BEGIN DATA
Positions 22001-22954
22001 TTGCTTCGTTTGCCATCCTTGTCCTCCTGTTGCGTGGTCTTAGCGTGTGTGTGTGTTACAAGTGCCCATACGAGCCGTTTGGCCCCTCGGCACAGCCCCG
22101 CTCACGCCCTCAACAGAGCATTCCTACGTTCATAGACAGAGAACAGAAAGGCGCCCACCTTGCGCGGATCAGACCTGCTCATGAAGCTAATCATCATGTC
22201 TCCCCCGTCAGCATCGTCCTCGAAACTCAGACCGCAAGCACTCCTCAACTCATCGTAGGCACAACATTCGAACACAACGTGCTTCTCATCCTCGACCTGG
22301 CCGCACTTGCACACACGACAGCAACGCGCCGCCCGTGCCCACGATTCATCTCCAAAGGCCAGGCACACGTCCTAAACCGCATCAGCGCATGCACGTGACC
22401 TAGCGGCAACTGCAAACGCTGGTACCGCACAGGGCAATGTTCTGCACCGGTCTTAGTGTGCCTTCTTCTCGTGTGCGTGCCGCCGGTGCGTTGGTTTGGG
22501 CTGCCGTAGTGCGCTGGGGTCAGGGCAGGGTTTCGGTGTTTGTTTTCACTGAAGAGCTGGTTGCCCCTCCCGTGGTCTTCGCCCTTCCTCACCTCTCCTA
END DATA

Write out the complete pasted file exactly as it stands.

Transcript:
Positions 22001-22954
22001 TTGCTTCGTTTGCCATCCTTGTCCTCCTGTTGCGTGGTCTTAGCGTGTGTGTGTGTTACAAGTGCCCATACGAGCCGTTTGGCCCCTCGGCACAGCCCCG
22101 CTCACGCCCTCAACAGAGCATTCCTACGTTCATAGACAGAGAACAGAAAGGCGCCCACCTTGCGCGGATCAGACCTGCTCATGAAGCTAATCATCATGTC
22201 TCCCCCGTCAGCATCGTCCTCGAAACTCAGACCGCAAGCACTCCTCAACTCATCGTAGGCACAACATTCGAACACAACGTGCTTCTCATCCTCGACCTGG
22301 CCGCACTTGCACACACGACAGCAACGCGCCGCCCGTGCCCACGATTCATCTCCAAAGGCCAGGCACACGTCCTAAACCGCATCAGCGCATGCACGTGACC
22401 TAGCGGCAACTGCAAACGCTGGTACCGCACAGGGCAATGTTCTGCACCGGTCTTAGTGTGCCTTCTTCTCGTGTGCGTGCCGCCGGTGCGTTGGTTTGGG
22501 CTGCCGTAGTGCGCTGGGGTCAGGGCAGGGTTTCGGTGTTTGTTTTCACTGAAGAGCTGGTTGCCCCTCCCGTGGTCTTCGCCCTTCCTCACCTCTCCTA